UK carrier stat-attack

If there’s one thing the folks at the UK Ministry of Defence’s press office really love (besides us journalists, of course), it’s a good stat. And they certainly didn’t let us down when it came to putting the scale of the Royal Navy’s newly-named aircraft carrier the HMS Queen Elizabeth into simple terms that everyone can understand.

qe dew

Fair enough I suppose – the fact that the vessel will have a displacement of 65,000t might not convey the scale of the ship (shown above with an F-35B; sourced from an Aircraft Carrier Alliance video) to those without a passing interest in things maritime – so here goes [with helpful notes from The DEW Line]:

* With a height of 56m, she is taller than Niagara Falls [and Nelson's Column in London, which most British people might actually have seen]

* At 280m long she has a flight deck the size of 60 tennis courts [useful for keeping the ship's company fit and healthy, but the rolling and pitching – not to mention aircraft movements – could make play a bit interesting]

* Four jumbo jets could fit alongside each other on the 70m-wide deck [along it, perhaps, but the twin islands would get in the way, and the take-off would be challenging, to say the least]

* Her range is 10,000nm and she carries enough fuel to transport a family car to the moon and back 12 times [but only the Ford Anglia of Harry Potter fame, presumably]

* She is fitted with a long-range 3D radar that is capable of tracking more than 1,000 targets at once, or can spot a tennis ball travelling at 2,000 miles per hour [concentrate on the planes and missiles; ignore speeding tennis balls]

Fun aside, the introduction of the operational carrier – and probably also second-of-class example HMS Prince of Wales – with its embarked F-35s will bring back the big-deck carrier strike capability which the RN has lacked since the late 1970s. Bring it on, we say.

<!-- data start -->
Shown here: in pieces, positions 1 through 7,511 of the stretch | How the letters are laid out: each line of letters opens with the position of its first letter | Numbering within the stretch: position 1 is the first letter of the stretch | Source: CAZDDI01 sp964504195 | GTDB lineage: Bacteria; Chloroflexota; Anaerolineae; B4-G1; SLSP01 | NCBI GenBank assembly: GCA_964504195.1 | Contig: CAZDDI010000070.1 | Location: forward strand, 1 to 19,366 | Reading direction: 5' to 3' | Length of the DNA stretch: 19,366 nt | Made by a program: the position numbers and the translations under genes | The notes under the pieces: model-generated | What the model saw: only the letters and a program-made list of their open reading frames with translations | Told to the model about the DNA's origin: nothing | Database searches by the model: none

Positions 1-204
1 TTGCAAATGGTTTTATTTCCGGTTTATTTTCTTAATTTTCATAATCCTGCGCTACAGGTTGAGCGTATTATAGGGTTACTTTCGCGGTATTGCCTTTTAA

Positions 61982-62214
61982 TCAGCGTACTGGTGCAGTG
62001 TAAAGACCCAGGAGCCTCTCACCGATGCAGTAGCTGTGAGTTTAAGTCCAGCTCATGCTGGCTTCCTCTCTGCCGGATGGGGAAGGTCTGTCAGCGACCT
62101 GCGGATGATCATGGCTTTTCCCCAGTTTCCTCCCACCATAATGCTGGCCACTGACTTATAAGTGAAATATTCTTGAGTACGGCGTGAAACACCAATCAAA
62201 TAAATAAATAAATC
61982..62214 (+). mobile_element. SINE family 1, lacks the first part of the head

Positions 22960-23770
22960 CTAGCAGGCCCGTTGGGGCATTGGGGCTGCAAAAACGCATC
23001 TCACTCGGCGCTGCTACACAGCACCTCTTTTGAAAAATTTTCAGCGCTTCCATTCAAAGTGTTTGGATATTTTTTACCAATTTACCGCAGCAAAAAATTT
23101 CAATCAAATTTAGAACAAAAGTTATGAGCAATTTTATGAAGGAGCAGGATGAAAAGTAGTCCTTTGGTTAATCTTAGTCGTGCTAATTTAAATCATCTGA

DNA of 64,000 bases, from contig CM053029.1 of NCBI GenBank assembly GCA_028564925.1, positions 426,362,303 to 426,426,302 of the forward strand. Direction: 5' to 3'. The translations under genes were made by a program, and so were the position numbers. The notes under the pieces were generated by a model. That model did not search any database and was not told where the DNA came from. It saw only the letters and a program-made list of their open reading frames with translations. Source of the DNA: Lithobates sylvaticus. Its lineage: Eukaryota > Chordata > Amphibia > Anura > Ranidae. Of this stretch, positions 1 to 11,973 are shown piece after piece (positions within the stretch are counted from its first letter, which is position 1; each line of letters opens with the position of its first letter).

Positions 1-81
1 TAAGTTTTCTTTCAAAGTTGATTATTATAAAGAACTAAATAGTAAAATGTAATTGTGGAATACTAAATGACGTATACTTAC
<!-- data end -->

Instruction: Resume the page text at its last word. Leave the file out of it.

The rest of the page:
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8 Responses to UK carrier stat-attack

  1. jetcal1 8 July, 2014 at 6:10 pm #

    I seem to recall the Kennedy got approximately 15″ to the gallon at 12kts, so it took around 900 gallons to move the ship its own length once it achieved said 12 knots.

  2. Peter Gordon 12 July, 2014 at 9:26 am #

    Any reason why it she is not nuclear powered like American carriers?

    • Craig Hoyle 12 July, 2014 at 11:59 am #

      Our previous ships were conventional, and I don’t believe we ever considered going nuclear for the new generation. Restricts where you can go too much.

      • sferrin 12 July, 2014 at 9:56 pm #

        The USN doesn’t seem to have a problem going wherever they need to.

  3. Felipe Salles 13 July, 2014 at 3:24 am #

    The only non-US nuclear powered carrier in the world is the one-off Charles de Gaulle of the French Navy. The costs of running (and also suposedly of training nuclear engineers to run the reactor, as well as building, refueling and disposing of the ship at the end of its opperational lifespan) were so significant on the CDG that the current plans for a second Aircraft carrier for the French Navy are now set to be conventionally powered…

  4. puppethead 15 July, 2014 at 11:44 am #

    I still have trouble understanding how she can be 20-25,000 tons bigger than the Charles de Gaulle yet they can’t find room for any more planes than the French… still, it’s not like the MoD could afford to supply said extra birds anyway…

  5. Berni Smith 17 July, 2014 at 10:51 am #

    Presumably tracking 1000 targets simultaneously would require 200 operators!

    • Polaris111 4 August, 2014 at 2:49 pm #


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